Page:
Safety of Life at Sea. Many have to do with shipping and are not applicable
to Amateur Radio. They are for Morse use only, in fact they were developed
before Radio Telephony. The following short list in combination with ARRL QN
signals increase the efficiency of our Morse Traffic Nets.
The Q signals have both an interrogating meaning and a response, when used as
a Question they are followed by the Interrogation Mark or Question Mark.
QUERY RESPONSE
QRQ ? Shall I send faster? Send faster (.. wpm).
QRS ? Shall I send slower? Send slower (.. wpm).
QRT ? Shall I stop sending? Stop sending.
QRU ? Have you anything for me? I have nothing for you.
QRV ? Are you ready? I am ready.
QRW ? Shall I tell .... that you are Please tell .... that I am
calling him on .... Khz? calling him on .... Khz.
QSB ? Are my signals fading? Your signals are fading.
QSK ? Can you hear me between your I can hear you between my
signals and if so can I break signals, break in on my
in on you’re your transmission? transmission.
QSL ? Can you acknowledge receipt? I acknowledge receipt.
QSP ? Will you relay to ....? I will relay to .... .
QSV ? Shall I send a series of vvv Yes send a series of vvv
on .... Khz.? on .... Khz.
QSZ ? Shall I send each word twice Send each word twice (or
(or .. times? .. times).
QTA ? Shall I cancel message Cancel message number ...
number ...?
QTB ? Do you agree with my number I do not agree with your
of words? number of words; I will
repeat the first letter of
each word and first figure
of each number.
QTC ? How many radiograms have I have ... radiograms for
you to send? you (or ... ).
ONTARIO BEAVER NETS TRAINING MANUAL
ARRL QN SIGNALS FOR MORSE NET USAGE ONLY 7.
The QN signals used on North American Traffic Nets originated in the late
1940s in the Michigan QMN Net, and were made known to ARRL head-quarters by
W8FX. W1UE the assistant communications manager at ARRL headquarters, thought
enough of them to print them in QST, and later to make them standard for ARRL
nets. Unfortunately my back issues of QST are incomplete so I am unable to
state what issue they appeared in. They may be used either as an
interrogation or response.
* For use by the Net Control Station
QNA* Answer in preArranged order.
QNB* Act as relay Between ______ and _____.
QNC All net stations please Copy.
I have a message for all net stations.
QND Net is Directed (Controlled by Net Control Station).
QNE Entire net standby. Sometimes used to identify a weak signal.
QNF Net is Free (not controlled).
QNG Take over as Net Control Station. Act as NCS.
QNH Your net frequency is High
QNI Net stations report In.
I am checking Into the net. (Follow with a list of traffic.)
QNJ Can you copy me or ______?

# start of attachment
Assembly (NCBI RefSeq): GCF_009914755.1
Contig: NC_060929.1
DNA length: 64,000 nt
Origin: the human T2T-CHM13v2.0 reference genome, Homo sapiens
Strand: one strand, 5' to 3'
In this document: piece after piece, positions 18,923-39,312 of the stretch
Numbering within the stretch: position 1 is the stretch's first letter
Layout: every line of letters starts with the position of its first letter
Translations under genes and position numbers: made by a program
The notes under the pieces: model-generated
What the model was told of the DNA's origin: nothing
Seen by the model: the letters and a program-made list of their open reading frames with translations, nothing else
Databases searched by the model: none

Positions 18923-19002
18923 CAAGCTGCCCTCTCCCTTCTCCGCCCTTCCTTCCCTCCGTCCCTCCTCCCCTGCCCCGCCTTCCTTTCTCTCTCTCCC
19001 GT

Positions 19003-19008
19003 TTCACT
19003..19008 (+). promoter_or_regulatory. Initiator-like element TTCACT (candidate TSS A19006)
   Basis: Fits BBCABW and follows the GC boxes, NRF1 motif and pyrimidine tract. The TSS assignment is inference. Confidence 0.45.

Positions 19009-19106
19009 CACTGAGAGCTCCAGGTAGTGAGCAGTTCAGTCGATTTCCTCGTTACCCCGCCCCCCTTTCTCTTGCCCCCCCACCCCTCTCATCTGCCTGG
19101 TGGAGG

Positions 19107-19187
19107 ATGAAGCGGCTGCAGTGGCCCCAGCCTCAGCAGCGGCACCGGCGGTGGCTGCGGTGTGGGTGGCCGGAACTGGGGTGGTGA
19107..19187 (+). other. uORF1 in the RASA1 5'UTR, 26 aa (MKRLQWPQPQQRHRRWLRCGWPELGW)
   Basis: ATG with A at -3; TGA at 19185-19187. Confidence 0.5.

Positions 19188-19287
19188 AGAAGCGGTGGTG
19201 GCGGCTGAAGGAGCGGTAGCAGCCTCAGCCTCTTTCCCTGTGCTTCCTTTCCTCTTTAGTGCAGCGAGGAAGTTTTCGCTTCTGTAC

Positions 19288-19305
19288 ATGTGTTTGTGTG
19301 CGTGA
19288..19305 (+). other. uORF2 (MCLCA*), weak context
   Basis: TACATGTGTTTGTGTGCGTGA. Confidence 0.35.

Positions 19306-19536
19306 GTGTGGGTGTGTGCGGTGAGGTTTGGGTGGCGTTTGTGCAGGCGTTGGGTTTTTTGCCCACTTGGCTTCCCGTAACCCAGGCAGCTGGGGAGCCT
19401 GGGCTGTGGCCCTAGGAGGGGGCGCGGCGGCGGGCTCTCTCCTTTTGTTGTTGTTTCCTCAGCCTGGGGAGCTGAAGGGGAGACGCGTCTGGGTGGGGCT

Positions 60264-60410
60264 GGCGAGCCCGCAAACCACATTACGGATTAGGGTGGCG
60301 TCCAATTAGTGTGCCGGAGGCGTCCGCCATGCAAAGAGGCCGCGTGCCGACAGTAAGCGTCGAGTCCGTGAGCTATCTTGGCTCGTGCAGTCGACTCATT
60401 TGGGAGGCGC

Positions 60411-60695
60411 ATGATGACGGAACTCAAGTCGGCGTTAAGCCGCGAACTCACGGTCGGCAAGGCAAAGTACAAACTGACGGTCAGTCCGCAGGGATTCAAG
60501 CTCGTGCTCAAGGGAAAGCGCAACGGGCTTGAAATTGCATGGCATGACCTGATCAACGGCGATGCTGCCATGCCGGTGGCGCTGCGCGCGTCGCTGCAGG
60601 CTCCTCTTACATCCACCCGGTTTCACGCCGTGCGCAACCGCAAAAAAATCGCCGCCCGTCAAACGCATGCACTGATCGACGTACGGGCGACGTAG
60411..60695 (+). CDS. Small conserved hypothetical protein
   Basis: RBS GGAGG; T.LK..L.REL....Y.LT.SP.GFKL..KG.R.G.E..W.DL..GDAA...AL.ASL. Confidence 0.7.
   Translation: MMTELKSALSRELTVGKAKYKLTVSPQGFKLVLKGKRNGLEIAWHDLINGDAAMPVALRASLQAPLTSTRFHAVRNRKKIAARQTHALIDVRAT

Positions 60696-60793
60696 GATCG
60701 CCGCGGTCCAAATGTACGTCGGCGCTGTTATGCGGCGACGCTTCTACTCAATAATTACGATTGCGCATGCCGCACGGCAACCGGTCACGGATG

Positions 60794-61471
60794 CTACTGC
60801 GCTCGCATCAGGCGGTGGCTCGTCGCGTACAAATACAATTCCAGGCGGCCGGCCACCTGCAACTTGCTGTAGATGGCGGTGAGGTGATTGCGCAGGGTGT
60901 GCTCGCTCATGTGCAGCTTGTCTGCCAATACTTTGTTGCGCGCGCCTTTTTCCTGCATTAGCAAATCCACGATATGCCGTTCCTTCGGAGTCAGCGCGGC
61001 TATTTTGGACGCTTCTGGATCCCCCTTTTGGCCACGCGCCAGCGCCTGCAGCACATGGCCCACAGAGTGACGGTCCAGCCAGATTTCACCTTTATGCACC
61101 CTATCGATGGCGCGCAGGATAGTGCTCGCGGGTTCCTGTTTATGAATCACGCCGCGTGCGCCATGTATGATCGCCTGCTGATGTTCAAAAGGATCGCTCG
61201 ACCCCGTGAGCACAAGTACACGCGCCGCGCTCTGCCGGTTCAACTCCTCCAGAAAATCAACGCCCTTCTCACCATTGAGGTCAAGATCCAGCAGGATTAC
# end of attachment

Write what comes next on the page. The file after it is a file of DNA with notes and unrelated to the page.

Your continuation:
QNK* Transmit messages for _____ to ______.
QNL Your net frequency is Low.
QNM* You are QRMing the net. Stand by.
QNO Station is leaving the net. Out of net.
QNP Unable to copy you.
Unable to copy ______. ......>
ONTARIO BEAVER NETS TRAINING MANUAL
8. ARRL QN SIGNALS FOR MORSE NET USAGE ONLY cont’d.
QNQ* Move frequency to _______ and wait for ______.
QNR Answer and Receive traffic.
QNS Following Stations in net.
QNT I request permission to leave the net for ___ minutes.
QNU The net has traffic for you.
QNW How do I route traffic for ____?
QNY Shift to another frequency (or to ___ Khz. to clear
traffic with _____.
QNZ* Zero-beat your signal with mine.
* For use by the Net Control Station.
ONTARIO BEAVER NETS TRAINING MANUAL
OTHER ABBREVIATIONS 9.
Some of the following short-cuts originated with land-line
telegraphers, others with ship and ship to shore operators, becoming
standard practice by use. Note a similarity of land-line 30 and SK.
AA All After, send last NIL I have nothing for you.
word received.
AB All Before, send first NW Now
word received.
ADS Address
__
AR End of transmission PBL Preamble
Ref Post Master Generals
Handbook.
__
AR End of Message. REF Reference
__
AS Wait SIG Signature
BN Between, send the two SK End of work. Ref. Post
words or figure groups Master Generals Handbook
C Yes SVC Service Message
CL I am closing my station TFC Traffic
CFM Confirm CFM WA, CFM WB, TXT Text
CFM ADS, send the word
you received correctly.
K Invitation to transmit, UA Do You Agree?
or Go Ahead.
__ __
KN On a directed net KN is WA Word After used when
unnecessary. Getting fills.
Note: The combination of two letter groups shown with
a bar over top are sent as one character __ __
no space between. Examples: AR, AS
Land-Line Morse ...-. ___ 30 News Reporters ended their
3 0 despatches to their paper
with 30 thirty.
International ... _._
S K
ONTARIO BEAVER NETS TRAINING MANUAL
10. HANDLING INSTRUCTIONS Prosign HX
The HX prosign (when used) will be inserted in the message preamble
by the originating station, thus Nr 207 R HXA50 W1AW 12 ... (etc.).
If more than 1 prosign is used they may be combined if no numbers
inserted: otherwise HX should be repeated, thus Nr 207 R HXA50 HXC W1AW
... (etc.).
On radio telephone use phonetics to insure accuracy.